There are over 3000 species of snakes globally that have a variety of habitat and resource requirements. Although needs vary across regions, all snake species share a few recurring necessities in their habitat range. Within their habitat range, snakes need access to food, water, shelter, and a safe place for gravid females to give birth. As we bundle up for the cold winter ahead, an extra requirement for snakes in cold climates becomes apparent; a place that is suitable to spend the winter.

Snakes are ectothermic and need external temperature regulation to survive. This means that the habitat necessities are different for snakes living in hot and cold climates. In colder climates like Canada, they must go through brumation in the winter months. Brumation is a very similar process to hibernation, but it is used by ectotherms rather than endotherms. Similar to hibernation, snakes slow their breathing and metabolic rates while in brumation, but unlike in hibernation, they are not in a state of deep sleep. When ectotherms brumate they can still move around, and on particularly warm winter days they are known to leave their hibernacula to bask in the sun.

An eastern gartersnake (Thamnophis sirtalis) brumating in a WPC made artificial hibernaculum.

A hibernaculum is a place where a snake overwinters. This is usually a natural feature of a landscape such as another animal’s burrow, rock pile, or dead tree. It can also be man-made like a building foundation, or an old well. The hibernacula must meet specific characteristics to keep a snake safe over the cold winter months. When a snake is brumating below ground the space must maintain a consistent temperature above 0°C so it does not freeze. The den should be below the frost line, which could mean descending over 1 meter below ground. A well-insulated hibernaculum makes it easier for the snakes to maintain a low metabolic rate.

While the den keeps the snake at the righ temperature, the metabolic rate is consistently lower, and they use less energy and can last longer in brumation. They do not need to eat while in brumation but they still need to consume water so there must be an accessible source. As water below the frost line remains liquid throughout the winter and typically maintains a steady temperature of 4-6°C, hibernacula in areas with a high water table can be less prone to sudden changes in temperatures. This consistent temperature can not only protect snakes from sudden cold or warm temperatures which could harm them, it also allows snakes to maintain a consistently lower metabolic rate. However, should a snake get trapped in a flooded hibernaculum, it could eventually drown without access to air.

Snakes in Canada generally brumate from late October to March or April. Some species of snakes prefer to brumate alone or in small numbers while other species do so in groups, possibly due to a limited availability of hibernation sites. It can also be beneficial to brumate in groups as it means that potential mates will be close by after emergence.

An eastern gartersnake (Thamnophis sirtalis) emerging from a possible hibernacula. Photo: Kathleen Woodhouse

If there are not enough safe places to wait out the winter many snakes will not survive the onset of cold temperatures. A lack of suitable hibernacula can limit a snake population. You can help! Artificial hibernacula (click link for more) can be made out of rocks, gravel, sand and wood, supplementing this critical habitat for snakes living in areas lacking enough natural hibernation sites. Providing snakes with safe and suitable hibernacula can be crucial for helping at-risk populations (click link for more).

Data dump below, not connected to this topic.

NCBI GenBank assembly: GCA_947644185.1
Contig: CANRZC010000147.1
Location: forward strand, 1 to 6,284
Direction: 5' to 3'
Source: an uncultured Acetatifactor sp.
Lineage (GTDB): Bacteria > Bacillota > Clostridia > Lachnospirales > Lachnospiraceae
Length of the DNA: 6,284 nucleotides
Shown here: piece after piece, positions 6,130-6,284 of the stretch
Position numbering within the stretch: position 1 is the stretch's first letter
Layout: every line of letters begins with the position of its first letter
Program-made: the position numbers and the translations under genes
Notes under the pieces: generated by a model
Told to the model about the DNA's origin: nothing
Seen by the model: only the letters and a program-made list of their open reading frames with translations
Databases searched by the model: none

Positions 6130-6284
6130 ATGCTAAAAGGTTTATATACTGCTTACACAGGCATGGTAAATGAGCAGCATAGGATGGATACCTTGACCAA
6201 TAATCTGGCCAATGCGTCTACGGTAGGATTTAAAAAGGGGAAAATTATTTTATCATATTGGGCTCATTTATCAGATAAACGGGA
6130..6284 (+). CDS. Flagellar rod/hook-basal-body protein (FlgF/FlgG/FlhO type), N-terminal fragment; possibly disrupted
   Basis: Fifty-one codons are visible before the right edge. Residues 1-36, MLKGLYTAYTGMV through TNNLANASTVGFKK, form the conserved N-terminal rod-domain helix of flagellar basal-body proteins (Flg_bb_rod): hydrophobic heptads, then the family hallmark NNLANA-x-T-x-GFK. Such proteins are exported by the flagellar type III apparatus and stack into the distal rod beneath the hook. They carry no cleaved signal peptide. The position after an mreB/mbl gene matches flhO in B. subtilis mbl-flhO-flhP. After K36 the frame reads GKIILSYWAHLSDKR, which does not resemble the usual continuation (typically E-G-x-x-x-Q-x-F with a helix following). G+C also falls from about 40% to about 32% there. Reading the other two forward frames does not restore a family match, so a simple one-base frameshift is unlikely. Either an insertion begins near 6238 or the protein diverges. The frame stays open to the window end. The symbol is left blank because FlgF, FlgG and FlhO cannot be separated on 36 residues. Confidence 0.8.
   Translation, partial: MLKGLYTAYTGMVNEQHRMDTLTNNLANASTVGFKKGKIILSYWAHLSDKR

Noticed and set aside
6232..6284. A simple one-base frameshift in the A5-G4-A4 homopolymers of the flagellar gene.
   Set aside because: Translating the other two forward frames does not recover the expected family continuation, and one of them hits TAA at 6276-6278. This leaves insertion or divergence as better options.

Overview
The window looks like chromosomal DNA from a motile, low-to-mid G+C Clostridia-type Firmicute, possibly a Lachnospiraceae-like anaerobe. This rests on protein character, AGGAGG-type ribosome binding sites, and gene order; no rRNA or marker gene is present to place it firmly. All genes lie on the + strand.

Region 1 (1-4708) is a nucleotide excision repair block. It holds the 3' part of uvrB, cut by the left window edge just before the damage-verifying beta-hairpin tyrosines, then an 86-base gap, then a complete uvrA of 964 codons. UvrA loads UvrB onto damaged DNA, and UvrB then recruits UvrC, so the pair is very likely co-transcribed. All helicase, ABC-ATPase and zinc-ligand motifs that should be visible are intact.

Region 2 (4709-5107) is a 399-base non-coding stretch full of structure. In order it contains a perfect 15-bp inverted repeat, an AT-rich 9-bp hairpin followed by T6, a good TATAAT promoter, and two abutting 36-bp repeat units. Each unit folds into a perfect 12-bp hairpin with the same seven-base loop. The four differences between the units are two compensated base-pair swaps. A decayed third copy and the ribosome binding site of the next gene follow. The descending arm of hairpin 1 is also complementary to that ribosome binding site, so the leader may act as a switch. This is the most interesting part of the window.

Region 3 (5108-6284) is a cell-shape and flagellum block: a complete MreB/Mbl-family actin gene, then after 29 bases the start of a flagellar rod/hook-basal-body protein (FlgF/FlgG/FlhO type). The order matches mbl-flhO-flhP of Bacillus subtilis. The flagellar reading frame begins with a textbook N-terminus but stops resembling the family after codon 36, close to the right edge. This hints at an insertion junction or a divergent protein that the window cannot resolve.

Example of how an artifical hibernaculum could be made. Source:

In the spring as the outside temperature begins to get warmer, snakes will often emerge from their hibernacula to bask, but remain nearby in case the temperature begins to fall again. The snakes start to emerge and disperse from their hibernacula when temperatures consistently reach around 15°C, varying depending on the snake species and location. Very soon after they emerge from their hibernacula it’s the mating season! This means that the yearly cycle for the snake has begun again, and the population will soon be reinforced with new young snakes.


Harvey, D., & Weatherhead, P. (2006). Hibernation Site Selection by Eastern Massasauga Rattlesnakes (Sistrurus catenatus catenatus) near Their Northern Range Limit. Journal Of Herpetology, 40(1), 66-73. doi: 10.1670/89-05a.

Lang, J. (1967). Overwintering Three Species of Snakes in Northwestern Minnesota (Undergraduate). The University of North Dakota.

Markle, C., Moore, P., & Waddington, J. (2020). Temporal variability of overwintering conditions for a species-at-risk snake: Implications for climate change and habitat management. Global Ecology And Conservation, 22, e00923. doi: 10.1016/j.gecco.2020.e00923

Metisse Arsenault

Habitat Enhancement Field Technician – Ojibway Prairie Reptile Recovery

Metisse holds a Bachelor of Environmental Studies from the University of Waterloo. She also received a minor in psychology and a diploma in ecosystem restoration and rehabilitation. Metisse conducted field work with various bee species and brought the skills acquired through her previous work experience to the Ojibway Prairie Reptile Recovery Team. She contributed to creating more sustainable habitat for at-risk snakes in southern Ontario during the 2022 field season.